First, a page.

Quite Brilliant is one of a new wave of multi-disciplined media companies awake to the infinite creative possibilities of this method of film production. The agency has worked on a large number of short-form projects, and believes virtual production is a great choice for clients looking to deliver content such as TV commercials on fast-paced schedules.
Quite Brilliant’s Managing Partner Russ Shaw can vouch for this based on personal experience. Driving back from a shoot in early in 2020, he and Director Nick Jones had a conversation about how game engines are being used to create photoreal car commercials.
That sparked a journey into the world of virtual production that saw Quite Brilliant create an experimental test film to assess the viability of the techniques for future projects. Fast forward less than a year and the results speak for themselves—Quite Brilliant is a key partner in opening one of the UK’s newest permanent LED stages.
Quite Brilliant’s foray into virtual production is part of a wider story—what some are describing as the great film production renaissance. “Creativity is right back at the forefront again,” says Shaw, Managing Partner at Quite Brilliant. “When you’ve worked in virtual production, you find yourself thinking of ideas all the time—like what crazy vistas you could now be shooting against, just as if you could be teleported instantly to anywhere in the world.”
Instant photorealistic backdrop changes
After their initial conversation last year, Shaw and Jones began to get excited about the potential of game engine technology for filmmaking. Shaw started calling around to find places where they could experiment with virtual production.
Eventually, he learned that Universal Pixels and Rebellion Studios were putting up a temporary LED wall in a new studio space outside London. The team decided to write a script and embark on an exciting journey which would take them through the whole process of producing a test film from start to finish, teaming up with Satore Studio to bring the project to fruition.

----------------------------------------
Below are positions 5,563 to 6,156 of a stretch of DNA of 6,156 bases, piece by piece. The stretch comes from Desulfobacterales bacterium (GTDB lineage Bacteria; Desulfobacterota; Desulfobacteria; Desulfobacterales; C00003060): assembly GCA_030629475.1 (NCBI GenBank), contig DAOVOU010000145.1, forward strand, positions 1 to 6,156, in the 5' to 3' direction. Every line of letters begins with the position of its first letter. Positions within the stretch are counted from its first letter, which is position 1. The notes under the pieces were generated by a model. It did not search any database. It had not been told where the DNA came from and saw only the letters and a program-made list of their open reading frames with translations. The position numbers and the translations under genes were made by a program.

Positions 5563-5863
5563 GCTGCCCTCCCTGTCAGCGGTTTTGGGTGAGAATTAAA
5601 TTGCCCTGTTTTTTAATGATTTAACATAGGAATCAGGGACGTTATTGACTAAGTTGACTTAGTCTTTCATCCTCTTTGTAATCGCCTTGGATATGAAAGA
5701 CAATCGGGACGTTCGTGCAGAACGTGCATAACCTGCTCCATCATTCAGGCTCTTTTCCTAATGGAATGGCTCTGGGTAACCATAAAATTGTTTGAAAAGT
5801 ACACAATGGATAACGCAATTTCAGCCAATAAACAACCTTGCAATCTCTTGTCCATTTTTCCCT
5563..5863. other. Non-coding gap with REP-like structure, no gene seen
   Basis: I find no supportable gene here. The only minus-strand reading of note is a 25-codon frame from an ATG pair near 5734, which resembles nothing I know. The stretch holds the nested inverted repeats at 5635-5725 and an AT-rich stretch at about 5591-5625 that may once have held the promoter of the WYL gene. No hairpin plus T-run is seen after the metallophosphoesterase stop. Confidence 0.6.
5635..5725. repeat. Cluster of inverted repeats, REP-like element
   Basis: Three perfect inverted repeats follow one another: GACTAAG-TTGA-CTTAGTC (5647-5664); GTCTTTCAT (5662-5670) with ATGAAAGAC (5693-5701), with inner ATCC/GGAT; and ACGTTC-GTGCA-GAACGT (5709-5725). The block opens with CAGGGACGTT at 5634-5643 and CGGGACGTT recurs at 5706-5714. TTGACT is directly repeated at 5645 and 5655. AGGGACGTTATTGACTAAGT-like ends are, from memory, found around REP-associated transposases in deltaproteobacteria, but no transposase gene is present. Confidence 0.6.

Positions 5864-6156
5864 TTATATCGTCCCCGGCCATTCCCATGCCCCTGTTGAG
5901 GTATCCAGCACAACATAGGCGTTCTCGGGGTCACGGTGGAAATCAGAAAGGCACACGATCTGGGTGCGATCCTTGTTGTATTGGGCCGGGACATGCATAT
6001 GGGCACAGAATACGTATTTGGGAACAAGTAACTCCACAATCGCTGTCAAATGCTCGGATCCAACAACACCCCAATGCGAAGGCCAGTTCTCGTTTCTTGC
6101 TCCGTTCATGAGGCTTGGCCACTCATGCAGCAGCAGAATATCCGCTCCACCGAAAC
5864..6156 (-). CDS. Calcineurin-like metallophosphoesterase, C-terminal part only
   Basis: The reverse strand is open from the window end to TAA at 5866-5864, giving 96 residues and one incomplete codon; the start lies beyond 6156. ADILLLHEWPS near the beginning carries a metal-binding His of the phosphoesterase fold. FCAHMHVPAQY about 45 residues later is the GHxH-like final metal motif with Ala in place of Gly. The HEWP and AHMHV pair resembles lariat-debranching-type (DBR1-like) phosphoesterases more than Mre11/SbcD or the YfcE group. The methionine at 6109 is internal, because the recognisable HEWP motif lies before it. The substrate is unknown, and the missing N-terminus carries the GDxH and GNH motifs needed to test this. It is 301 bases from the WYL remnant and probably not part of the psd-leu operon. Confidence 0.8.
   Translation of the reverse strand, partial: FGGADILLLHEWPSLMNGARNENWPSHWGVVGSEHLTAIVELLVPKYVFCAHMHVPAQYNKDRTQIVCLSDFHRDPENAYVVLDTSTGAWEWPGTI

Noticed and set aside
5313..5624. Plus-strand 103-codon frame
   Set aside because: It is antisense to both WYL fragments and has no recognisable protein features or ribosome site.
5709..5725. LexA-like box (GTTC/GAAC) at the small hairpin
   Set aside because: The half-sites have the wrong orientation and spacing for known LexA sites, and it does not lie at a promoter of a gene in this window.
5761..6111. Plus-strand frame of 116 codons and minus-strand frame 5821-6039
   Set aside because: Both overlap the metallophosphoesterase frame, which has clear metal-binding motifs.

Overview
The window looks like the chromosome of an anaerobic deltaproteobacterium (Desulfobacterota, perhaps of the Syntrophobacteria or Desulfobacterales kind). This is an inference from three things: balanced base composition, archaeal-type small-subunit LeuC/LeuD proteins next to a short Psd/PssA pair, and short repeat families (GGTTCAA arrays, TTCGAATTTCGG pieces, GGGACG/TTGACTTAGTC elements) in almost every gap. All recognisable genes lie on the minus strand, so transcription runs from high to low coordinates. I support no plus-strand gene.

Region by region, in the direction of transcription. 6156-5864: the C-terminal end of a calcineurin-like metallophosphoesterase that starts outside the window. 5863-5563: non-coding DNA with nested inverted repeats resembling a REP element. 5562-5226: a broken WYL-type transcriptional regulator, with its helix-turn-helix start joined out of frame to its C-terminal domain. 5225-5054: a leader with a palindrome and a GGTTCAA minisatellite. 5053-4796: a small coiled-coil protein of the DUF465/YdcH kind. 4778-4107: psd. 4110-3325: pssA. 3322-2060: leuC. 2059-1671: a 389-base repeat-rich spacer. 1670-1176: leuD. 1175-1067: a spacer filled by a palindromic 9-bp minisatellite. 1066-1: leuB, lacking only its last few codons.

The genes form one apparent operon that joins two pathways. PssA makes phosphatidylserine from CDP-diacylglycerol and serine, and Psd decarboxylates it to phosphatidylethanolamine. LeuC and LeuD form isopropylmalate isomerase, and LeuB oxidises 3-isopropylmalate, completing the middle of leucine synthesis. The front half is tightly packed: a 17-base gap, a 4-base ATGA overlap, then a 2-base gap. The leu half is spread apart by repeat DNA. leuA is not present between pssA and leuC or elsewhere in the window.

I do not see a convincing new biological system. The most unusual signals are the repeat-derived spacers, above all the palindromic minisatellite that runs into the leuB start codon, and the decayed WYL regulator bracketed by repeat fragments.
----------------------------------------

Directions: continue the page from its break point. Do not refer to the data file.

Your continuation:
The resulting short film transports its protagonist through a diverse range of environments, including outer space, a pulsating nightclub, and a lush pine forest. In contrast to traditional filmmaking, which may necessitate building different sets or traveling to different locations to capture footage, the team filmed everything in one location and on one set using an LED stage. This enabled them to swap in photorealistic backdrops in the click of a button, with impressively plausible results.
Highly realistic set lighting
At its core, the setup the team used involves a camera, tracking device, Unreal Engine, foreground props, and LED screens. The camera is mounted with a tracking device, providing XYZ camera positioning and lens information to a server, which in turn tells another machine running Unreal Engine that it needs to pan, tilt, roll, zoom, or pull focus on a CG model displayed in the engine’s viewport.
Unlike traditional CG, the scene is rendered in real time, so the camera view—along with the lighting—can be changed in front of your eyes. This image is then fed to the LED screen, in this instance via disguise RenderStream, which creates the illusion of depth or parallax to the lens of the camera as it’s moved.
For Shaw, the instant on-set results achievable with this way of filmmaking are nothing short of revolutionary. “The camera tracking and real-time parallax of the projected environment are game changers,” he says. “To achieve this level of movement with such a high level of photorealism—which I might add is only going to get better and better with every iteration of hardware—is so exciting.”
Shaw was also taken aback by the realism of the lighting they were able to reach using an LED screen. “The ability to achieve such highly accurate foreground lighting in real time just elevates everything you shoot for me,” he says. “With a traditional chroma approach, to produce the same results would require a lot of careful lighting thought or post-production projection mapping—particularly when shooting reflective surfaces like a car.”
By using a roof-mounted LED display with extremely high brightness values, the team was able to use the lighting from the CG environment to illuminate the foreground talent and set so the color temperatures matched and looked realistic.